You’ll also want to be aware of the limited space inside your truck and find cooking equipment that you know will fit.
Of course, there’s a lot more than cooking equipment that goes into starting a food truck business. You will need knives and other kitchen utensils. You will need to stock up on food trays or cups for serving the food, as well as napkins and disposable cutlery for your customers. Finally, you’ll need cleaning supplies for every surface inside your truck so that you keep your truck as sanitary as possible.
Implement An All-In-One Business Management App
As your food truck business grows, you need to look at business management solutions so your day-to-day tasks are easily checked off. Especially when you bring on a larger team as well.
It’s vital that you save time and money on operational tasks, streamlining communication with your team, suppliers, and customers, overseeing business performance, and more.
This is more easily done through the Connecteam business management app! Here’s how:
- Digital checklists and forms make daily tasks easier to manage, while also streamlining recurring processes. Create forms like equipment malfunction reports, truck/kitchen inspection, maintenance work orders, etc.
- GPS time tracking locks in the exact location of your truck(s). Which allows you to collect accurate timesheets and export timesheets to Connecteam’s Quickbooks Online or Gusto integration for 100% accurate and easy payroll.
- Easily book your truck operators or employees with templates, drag and drop, recurring shifts, etc.
- Keep everyone aligned with 1:1 or group chat or a social feed for updates like announcements, employee recognition, equipment updates, etc.
When you have all of these capabilities in one app, it’s much easier to manage your day to day while focusing on the bigger picture.
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Choose a POS Option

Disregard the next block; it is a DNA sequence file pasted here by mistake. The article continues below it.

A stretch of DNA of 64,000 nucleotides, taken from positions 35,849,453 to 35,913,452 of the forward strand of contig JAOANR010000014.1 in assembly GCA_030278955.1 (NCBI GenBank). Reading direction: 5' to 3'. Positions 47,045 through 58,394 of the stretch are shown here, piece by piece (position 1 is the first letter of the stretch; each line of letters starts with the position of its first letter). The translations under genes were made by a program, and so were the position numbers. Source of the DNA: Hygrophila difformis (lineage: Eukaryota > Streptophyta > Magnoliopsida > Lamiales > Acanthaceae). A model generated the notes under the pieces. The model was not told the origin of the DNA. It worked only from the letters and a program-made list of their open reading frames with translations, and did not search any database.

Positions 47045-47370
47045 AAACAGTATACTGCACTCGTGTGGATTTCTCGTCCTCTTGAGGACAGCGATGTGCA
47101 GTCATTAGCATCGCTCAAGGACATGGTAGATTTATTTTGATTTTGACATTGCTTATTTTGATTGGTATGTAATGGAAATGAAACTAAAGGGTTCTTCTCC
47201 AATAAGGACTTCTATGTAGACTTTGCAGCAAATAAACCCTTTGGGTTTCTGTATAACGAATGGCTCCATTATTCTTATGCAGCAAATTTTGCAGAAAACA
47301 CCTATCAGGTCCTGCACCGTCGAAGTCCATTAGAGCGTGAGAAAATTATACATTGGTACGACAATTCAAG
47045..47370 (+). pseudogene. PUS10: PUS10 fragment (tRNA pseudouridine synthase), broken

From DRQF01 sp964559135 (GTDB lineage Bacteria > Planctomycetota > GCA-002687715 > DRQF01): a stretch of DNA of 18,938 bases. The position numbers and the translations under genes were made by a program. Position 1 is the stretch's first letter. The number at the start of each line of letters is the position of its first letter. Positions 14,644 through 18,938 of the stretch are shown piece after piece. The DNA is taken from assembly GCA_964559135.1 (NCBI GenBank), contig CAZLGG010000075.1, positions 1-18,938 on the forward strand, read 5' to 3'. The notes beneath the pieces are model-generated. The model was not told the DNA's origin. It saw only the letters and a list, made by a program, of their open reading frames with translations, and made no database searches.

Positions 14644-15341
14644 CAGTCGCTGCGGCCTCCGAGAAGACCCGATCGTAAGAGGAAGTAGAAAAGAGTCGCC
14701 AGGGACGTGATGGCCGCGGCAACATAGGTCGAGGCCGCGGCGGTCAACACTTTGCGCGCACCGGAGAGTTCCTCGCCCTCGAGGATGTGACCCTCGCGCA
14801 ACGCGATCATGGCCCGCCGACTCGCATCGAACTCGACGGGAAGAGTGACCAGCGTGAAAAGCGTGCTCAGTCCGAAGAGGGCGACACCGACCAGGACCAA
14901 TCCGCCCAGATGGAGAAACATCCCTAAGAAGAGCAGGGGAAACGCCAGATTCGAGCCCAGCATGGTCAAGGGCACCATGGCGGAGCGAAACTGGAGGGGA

Starting a food truck business may sound simple, but cutting-edge technology will surely play a role. Especially when it comes to managing revenue.
On the surface, accepting only cash payments can simplify things. But it can also limit your customer base because many people prefer to pay with credit cards or other forms of mobile payment these days.
To make sure your food truck doesn’t get left behind, it helps to have a modern POS system. This will allow you to accept cash, credit, and mobile payment.
There are a variety of options when it comes to POS systems, so take your time in selecting one that fits your business. Ultimately, choosing the right one can play a huge role in how smoothly things run inside your truck once things are up and running.
Pick Your Territory
After your menu starts to come together and you have all of your necessary supplies, you need to develop a plan for where you’re going to take your truck. Needless to say, you should have started thinking about this when writing your business plan. But as you get closer to opening your food truck, it’s imperative to have a definite plan. The fact that your food truck is on wheels and can go anywhere you want can make it more difficult to pick what locations to set up shop on certain days.
Naturally, you’ll need to check local ordinances for locations where it’s legal for food trucks to do business and whether or not permits are required.
But you also need to think about places that get a lot of foot traffic and where people are more likely to purchase food from your truck. It sometimes helps to set up shop in the vicinity with other food trucks because that will help attract more people to the area.
But at the same time, be careful about setting up too close to competing food trucks that sell similar food.
Promote and Market Your Food Truck
These days, knowing how to start a food truck business includes understanding how to market your food truck. Of course, a tasty product and word of mouth are still important.
However, food truck owners also need to raise awareness about their business if they expect people to take the time to find them.
Setting up shop at large public events can also help to promote your food truck. But creating a website or social media accounts is essential for modern food trucks. In many ways, it’s a multi-prong effort: you want to win people over with the food but then find a way to connect with them digitally so that they remember that you’re an option and know where to find you the next time they start craving the food that you offer.
Bottom Line On Starting A Food Truck
Are you still dreaming of starting your own food truck business? Well, now that you know the ABC’s you’re almost there!
Remember, it’s a rewarding but time-consuming endeavor. So before you jump in, ensure you have startup capital, the right equipment, a strong business plan, exciting food, and a solid marketing strategy. Having a solid plan in place will differentiate you from the competition and ensure your business doesn’t fail in the first few years.
So, what are you waiting for? Start cooking up your business plan and watch your business grow.